Cranach - The Suicide of Lucretia
The Suicide of Lucretia
Lucas Cranach the Elder
The Israel Museum, Jerusalem
25.05.2020 - 16:03
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CDA ID / Inventory NumberIL_IMJ_B89-0059
Persistent Link
FR (1978) No.FR358A
The Suicide of Lucretia[The Israel Museum, revised 2012]
Lucas Cranach the Elder [The Israel Museum, revised 2012] [Auct. Cat. Guy Loudmer 1987 in the Archive D. Koepplin]
Lucas Cranach the Younger [Auct. Cat. Guy Loudmer 1987 in the Archive D. Koepplin] "More likely Lucas Cranach the Younger" [Friedländer, Rosenberg 1979, 141, No. 358A]
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about 1540[The Israel Museum, revised 2012]
after 1537[Friedländer, Rosenberg 1979, 141, No. 358A]
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Owner / Repository / Location:
OwnerThe Israel Museum, Jerusalem
RepositoryThe Israel Museum, Jerusalem
Dimensions of support: 63 x 50 cm [The Israel Museum, revised 2012]
Painting on wood [The Israel Museum, revised 2012]
Signature / Date:
The painting depicts Lucretia as a half-length figure in contemporary dress. Her head is inclined slightly to the left and her gaze is directed at the viewer. At the bottom right edge of the painting both hands grasp the long dagger, which she points at her breast. Lucretia wears a dark, contemporary robe and a white undergarment with puffed sleeves, which is open revealing her bare chest. A fur-trimmed, red gown covers her shoulders. Her hair is concealed under an embroidered bonnet over which she wears a hat. She wears a necklace decorated with pearls and precious stones as jewelry. The background is dark. According to the legend Lucretia lived in the 6th century BC and was the beautiful and virtuous wife of the roman Collatinus. The roman King's son - Sextus Tarquinius fell in love with her. During a stay in her house Sextus threatened to kill her and shame her honour if she did not surrender to him. After the rape Lucretia had her father and husband vow vengeance and then she stabbed herself. The event led to an uprising in which the royal family was overthrown and the Roman Empire became a Republic. Depictions of Lucretia who was seen as the epitomy of female virtue, chastity, fidelity and honour enjoyed great popularity, particularly in the 16th century. [Literature: Bierende 2002, Follak 2002, Livius 1909]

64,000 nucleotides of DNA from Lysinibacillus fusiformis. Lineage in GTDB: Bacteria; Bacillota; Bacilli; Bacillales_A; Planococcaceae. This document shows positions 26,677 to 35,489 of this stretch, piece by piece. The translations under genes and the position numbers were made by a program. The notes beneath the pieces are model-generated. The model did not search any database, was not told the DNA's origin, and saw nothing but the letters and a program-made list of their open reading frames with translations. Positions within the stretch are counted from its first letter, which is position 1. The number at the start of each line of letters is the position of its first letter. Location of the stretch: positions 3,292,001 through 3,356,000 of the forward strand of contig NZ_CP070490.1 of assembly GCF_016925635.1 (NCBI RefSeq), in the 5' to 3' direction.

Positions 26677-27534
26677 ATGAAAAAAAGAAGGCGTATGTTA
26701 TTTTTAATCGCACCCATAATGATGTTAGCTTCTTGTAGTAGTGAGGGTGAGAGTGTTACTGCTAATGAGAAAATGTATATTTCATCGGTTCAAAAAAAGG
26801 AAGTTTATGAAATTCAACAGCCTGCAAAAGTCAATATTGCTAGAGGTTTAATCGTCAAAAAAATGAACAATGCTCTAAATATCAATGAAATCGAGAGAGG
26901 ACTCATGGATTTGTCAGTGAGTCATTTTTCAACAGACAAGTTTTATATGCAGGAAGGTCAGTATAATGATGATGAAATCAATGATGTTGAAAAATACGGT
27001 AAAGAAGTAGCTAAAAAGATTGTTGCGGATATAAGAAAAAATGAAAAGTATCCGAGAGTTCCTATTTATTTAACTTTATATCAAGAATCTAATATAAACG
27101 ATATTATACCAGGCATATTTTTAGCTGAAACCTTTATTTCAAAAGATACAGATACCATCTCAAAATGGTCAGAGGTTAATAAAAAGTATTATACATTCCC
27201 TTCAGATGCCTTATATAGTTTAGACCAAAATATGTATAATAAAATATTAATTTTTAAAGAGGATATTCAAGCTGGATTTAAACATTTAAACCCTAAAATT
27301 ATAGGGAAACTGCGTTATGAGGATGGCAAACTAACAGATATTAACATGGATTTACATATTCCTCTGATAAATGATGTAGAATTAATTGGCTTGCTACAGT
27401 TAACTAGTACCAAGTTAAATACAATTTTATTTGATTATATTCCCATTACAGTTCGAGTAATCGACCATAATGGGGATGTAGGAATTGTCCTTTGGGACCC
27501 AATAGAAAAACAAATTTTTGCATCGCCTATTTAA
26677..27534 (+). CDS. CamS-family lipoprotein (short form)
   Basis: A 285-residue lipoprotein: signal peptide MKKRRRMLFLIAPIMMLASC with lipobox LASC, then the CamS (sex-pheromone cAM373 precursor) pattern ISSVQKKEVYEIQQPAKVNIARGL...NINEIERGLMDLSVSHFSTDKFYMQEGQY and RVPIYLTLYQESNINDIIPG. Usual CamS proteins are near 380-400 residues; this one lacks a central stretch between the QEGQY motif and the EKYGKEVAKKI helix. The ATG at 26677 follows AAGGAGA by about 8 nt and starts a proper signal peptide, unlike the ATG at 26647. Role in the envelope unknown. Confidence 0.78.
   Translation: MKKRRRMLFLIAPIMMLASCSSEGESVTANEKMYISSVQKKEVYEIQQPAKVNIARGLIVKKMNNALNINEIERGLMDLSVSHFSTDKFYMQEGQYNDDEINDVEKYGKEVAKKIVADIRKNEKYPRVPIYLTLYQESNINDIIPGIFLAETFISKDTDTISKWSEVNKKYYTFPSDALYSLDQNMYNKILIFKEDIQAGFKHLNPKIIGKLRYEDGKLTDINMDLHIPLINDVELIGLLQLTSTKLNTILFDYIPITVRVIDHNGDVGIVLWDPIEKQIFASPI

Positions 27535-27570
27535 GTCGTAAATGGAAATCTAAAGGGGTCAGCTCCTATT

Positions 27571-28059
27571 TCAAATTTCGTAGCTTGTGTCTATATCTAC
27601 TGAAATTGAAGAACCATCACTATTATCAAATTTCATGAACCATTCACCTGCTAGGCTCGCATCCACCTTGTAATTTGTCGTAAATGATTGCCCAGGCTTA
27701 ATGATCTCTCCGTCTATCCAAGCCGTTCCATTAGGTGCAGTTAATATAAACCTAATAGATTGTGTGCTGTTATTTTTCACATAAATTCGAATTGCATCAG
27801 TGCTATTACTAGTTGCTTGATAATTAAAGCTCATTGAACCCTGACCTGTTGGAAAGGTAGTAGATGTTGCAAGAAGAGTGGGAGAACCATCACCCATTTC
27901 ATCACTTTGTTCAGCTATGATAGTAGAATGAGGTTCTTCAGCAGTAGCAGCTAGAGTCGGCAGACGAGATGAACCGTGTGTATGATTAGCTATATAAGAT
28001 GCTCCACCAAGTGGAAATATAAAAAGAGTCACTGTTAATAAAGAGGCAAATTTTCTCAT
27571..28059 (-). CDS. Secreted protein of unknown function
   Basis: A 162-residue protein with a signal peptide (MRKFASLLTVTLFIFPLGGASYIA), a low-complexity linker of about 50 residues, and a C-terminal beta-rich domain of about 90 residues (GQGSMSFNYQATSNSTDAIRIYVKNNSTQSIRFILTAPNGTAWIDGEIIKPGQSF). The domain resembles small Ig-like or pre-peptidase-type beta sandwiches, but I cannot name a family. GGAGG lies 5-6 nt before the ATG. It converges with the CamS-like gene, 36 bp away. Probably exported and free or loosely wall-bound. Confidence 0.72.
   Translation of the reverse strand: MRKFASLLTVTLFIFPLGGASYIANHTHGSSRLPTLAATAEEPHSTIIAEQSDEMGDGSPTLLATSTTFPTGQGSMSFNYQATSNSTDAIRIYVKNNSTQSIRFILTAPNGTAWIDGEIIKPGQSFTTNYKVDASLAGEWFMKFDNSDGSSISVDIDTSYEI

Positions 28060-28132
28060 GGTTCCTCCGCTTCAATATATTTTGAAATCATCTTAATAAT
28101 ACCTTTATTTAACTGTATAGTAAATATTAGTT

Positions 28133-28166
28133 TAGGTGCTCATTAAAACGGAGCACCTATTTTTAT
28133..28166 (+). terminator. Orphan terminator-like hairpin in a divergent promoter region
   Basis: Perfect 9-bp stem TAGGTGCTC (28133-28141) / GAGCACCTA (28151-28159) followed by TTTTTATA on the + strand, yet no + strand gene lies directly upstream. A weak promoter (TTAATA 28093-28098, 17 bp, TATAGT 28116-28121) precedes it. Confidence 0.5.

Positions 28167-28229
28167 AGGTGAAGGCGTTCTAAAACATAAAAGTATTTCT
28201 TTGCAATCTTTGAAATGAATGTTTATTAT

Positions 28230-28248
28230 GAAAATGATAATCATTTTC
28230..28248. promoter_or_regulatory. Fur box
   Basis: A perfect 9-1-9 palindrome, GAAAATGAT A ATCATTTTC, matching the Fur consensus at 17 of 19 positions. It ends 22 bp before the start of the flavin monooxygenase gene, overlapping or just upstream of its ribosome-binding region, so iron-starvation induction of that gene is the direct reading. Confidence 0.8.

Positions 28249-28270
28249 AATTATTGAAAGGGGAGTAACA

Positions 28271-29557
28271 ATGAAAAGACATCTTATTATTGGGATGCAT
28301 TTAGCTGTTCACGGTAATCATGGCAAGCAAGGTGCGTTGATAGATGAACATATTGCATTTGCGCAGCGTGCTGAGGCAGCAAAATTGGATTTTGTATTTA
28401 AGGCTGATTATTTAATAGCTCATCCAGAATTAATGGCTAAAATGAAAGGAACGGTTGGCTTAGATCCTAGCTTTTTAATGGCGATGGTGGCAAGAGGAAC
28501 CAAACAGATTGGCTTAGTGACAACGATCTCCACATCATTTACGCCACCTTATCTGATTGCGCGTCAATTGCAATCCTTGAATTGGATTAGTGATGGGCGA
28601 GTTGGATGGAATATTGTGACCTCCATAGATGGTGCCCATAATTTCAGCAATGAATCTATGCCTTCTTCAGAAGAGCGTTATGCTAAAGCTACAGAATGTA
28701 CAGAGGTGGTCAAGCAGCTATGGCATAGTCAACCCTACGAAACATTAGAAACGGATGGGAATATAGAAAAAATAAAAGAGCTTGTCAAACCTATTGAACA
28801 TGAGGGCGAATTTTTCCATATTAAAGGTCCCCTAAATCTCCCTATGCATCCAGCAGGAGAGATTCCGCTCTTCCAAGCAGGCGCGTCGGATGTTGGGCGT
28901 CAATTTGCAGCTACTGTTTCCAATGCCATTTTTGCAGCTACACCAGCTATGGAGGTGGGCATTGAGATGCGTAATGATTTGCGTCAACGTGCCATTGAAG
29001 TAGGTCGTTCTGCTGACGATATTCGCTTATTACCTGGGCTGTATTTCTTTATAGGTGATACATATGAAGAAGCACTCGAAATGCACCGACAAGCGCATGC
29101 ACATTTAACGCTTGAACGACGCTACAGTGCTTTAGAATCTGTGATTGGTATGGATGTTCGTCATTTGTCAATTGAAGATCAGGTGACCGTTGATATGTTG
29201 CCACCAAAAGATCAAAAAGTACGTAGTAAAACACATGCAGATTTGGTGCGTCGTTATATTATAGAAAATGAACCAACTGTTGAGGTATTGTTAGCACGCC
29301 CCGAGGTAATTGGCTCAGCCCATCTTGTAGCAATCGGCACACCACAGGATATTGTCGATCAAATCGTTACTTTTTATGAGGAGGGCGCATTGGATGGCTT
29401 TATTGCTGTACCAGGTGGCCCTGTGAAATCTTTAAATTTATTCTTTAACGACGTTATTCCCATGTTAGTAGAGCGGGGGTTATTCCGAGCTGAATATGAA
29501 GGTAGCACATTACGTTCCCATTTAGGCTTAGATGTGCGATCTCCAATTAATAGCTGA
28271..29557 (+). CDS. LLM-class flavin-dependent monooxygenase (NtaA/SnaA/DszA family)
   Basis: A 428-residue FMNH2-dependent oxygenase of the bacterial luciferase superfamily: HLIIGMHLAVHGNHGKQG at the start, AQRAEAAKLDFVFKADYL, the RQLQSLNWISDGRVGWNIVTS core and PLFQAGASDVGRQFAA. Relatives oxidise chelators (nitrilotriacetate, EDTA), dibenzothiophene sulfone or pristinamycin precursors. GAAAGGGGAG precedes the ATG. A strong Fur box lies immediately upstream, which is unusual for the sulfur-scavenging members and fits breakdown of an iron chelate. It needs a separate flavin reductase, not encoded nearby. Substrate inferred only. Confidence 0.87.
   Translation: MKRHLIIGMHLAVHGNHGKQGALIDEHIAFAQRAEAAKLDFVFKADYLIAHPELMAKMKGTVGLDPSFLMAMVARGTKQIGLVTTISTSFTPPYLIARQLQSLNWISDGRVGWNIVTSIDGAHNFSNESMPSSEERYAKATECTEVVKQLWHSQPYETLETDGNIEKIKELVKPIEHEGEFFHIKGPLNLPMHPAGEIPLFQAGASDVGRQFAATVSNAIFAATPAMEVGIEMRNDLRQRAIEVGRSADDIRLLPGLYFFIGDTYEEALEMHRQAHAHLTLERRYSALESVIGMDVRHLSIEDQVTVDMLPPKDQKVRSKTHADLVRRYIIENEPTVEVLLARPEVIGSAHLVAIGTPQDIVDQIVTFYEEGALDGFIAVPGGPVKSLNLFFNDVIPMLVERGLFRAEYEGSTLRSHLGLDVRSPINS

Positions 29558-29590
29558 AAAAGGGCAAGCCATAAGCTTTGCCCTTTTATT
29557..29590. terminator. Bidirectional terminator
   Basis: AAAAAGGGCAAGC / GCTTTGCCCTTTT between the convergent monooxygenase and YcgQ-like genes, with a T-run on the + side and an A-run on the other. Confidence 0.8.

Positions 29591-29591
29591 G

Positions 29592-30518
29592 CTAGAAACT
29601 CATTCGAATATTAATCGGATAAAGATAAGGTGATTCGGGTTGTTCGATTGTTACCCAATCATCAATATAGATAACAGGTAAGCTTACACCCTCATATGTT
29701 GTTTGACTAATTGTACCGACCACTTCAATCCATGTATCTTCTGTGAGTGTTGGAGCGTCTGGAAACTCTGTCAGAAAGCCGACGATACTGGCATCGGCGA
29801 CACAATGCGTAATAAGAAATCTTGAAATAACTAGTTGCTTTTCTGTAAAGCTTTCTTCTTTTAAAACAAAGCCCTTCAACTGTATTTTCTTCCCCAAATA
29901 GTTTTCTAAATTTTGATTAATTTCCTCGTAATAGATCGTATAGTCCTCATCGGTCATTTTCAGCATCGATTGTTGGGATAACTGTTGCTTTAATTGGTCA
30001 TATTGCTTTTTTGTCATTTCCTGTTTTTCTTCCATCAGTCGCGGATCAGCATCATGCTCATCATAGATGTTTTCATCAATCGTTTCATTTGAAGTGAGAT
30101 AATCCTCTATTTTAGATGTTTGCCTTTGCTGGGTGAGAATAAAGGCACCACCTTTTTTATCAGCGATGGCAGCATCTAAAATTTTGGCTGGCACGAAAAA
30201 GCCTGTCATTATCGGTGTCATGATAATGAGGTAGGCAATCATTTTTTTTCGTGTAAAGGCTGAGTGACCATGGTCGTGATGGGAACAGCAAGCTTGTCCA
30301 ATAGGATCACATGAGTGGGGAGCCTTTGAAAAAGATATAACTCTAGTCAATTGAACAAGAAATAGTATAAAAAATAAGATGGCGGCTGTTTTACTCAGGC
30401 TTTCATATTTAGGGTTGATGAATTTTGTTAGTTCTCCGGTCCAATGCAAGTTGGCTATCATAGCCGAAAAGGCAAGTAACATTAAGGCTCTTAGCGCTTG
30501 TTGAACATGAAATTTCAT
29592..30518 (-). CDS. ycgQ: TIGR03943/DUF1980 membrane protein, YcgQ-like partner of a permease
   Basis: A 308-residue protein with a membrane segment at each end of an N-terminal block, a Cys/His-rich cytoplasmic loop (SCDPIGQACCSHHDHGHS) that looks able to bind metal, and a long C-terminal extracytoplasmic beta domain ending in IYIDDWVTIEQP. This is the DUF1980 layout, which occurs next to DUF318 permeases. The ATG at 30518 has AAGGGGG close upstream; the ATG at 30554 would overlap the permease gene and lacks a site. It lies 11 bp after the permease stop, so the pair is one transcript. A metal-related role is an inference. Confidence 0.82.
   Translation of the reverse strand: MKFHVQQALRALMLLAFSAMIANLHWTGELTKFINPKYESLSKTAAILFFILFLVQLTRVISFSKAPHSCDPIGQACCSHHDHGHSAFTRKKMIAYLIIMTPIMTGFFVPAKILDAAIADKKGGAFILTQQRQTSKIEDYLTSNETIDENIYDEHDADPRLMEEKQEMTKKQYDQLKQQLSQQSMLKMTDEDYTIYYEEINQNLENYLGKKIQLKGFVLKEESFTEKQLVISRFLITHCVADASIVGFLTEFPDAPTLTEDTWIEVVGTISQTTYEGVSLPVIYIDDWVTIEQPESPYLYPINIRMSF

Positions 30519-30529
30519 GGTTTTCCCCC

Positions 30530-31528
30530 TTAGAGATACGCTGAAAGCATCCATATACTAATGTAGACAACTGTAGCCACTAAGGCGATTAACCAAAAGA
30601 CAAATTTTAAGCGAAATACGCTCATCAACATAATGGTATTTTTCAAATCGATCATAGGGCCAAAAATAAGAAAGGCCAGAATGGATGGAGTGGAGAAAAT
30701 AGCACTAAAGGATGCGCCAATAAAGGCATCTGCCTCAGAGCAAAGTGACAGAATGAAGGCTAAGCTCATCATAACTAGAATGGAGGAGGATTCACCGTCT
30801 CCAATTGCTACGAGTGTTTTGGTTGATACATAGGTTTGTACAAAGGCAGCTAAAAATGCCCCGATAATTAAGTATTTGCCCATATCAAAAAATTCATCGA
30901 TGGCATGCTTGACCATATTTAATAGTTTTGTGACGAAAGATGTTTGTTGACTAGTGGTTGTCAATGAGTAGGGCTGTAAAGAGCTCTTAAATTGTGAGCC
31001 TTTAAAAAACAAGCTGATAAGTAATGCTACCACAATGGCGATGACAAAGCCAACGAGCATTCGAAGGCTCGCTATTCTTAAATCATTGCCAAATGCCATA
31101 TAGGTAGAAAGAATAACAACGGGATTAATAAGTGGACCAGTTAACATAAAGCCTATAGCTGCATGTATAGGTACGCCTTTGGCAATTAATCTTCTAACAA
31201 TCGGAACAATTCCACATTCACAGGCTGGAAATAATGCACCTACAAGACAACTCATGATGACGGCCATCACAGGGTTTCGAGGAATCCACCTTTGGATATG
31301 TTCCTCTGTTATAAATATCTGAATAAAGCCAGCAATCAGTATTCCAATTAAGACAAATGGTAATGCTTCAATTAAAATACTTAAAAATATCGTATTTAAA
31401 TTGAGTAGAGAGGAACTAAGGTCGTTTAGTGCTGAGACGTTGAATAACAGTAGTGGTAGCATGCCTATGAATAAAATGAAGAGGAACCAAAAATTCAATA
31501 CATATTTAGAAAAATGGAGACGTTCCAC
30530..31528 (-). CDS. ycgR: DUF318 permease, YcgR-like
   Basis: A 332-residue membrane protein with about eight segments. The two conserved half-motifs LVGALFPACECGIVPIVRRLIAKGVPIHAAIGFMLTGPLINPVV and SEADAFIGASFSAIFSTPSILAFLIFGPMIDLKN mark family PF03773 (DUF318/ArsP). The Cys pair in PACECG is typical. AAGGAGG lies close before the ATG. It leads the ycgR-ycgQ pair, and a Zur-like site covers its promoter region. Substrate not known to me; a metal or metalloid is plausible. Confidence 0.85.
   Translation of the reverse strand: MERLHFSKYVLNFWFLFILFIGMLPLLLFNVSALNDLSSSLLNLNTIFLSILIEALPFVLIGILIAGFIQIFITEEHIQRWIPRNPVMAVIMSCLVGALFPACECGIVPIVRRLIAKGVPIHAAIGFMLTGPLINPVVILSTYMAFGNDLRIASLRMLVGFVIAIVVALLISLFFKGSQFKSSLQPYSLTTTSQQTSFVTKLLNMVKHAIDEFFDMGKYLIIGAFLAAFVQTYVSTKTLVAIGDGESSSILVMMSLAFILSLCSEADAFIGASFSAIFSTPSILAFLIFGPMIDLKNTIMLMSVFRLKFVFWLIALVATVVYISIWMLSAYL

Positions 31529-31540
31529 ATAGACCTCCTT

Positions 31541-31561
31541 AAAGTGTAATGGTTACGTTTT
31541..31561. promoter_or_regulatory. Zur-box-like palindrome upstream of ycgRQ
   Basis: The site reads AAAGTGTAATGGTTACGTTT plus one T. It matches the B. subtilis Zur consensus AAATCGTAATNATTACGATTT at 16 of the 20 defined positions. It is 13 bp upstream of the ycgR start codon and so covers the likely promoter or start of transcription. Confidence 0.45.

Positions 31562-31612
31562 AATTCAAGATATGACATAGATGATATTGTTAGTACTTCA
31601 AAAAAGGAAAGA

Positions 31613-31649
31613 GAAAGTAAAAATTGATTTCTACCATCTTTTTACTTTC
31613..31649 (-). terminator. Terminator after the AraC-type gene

- 1931 Van Diemen Galleries, New York (Exhib. Anderson Galleries)
[annotation on the reverse of a photograph in the Archive D. Koepplin]
- 1932 Van Diemen & Co., Berlin
[Friedländer, Rosenberg 1979, 141, No. 358A]
[Auct. Cat. Guy Loudmer 1987 in the Archive D. Koepplin]
- 14.12.1987 at Guy Loudmer, Paris
[Auct. Cat. Guy Loudmer 1987 in the Archive D. Koepplin]
- Purchased with the support from the German Friends of the Israel Museum; An anonymous donor through American Friends of the Israel Museum; Martin Pomp, New York, through American Friends of the Israel Museum; Dr. Luba Gurdus, New York, through American Friends of the Israel Museum
[The Israel Museum, revised 2012]
Sources / Publications:
Reference on PageCatalogue NumberFigure/Plate
Friedländer, Rosenberg 1979141No. 358A
Friedländer, Rosenberg 1932289g
Interpretation / History / Discussion:
Among the more than 50 representations of Lucretia within Cranach’s oeuvre only few are known, where she holds a dagger in both hands (e.g. FR122).
This pose is a combination of the paintings in Cassel (about 1518) and Warsaw (1538). The clothing recalls that of the Lucretia in Nischni Nowgorod (1535), except for the strange hat. These three paintings are attributed to Lucas Cranach the Elder. Depictions of Lucretia dated before 1550 and considered to be by Lucas Cranach the Younger follow a different pattern (see Schloss Gottorf, Joanneum Graz). Therefore an attribution to Cranach the Elder is not unreasonable.
[Herrschaft, cda 2012]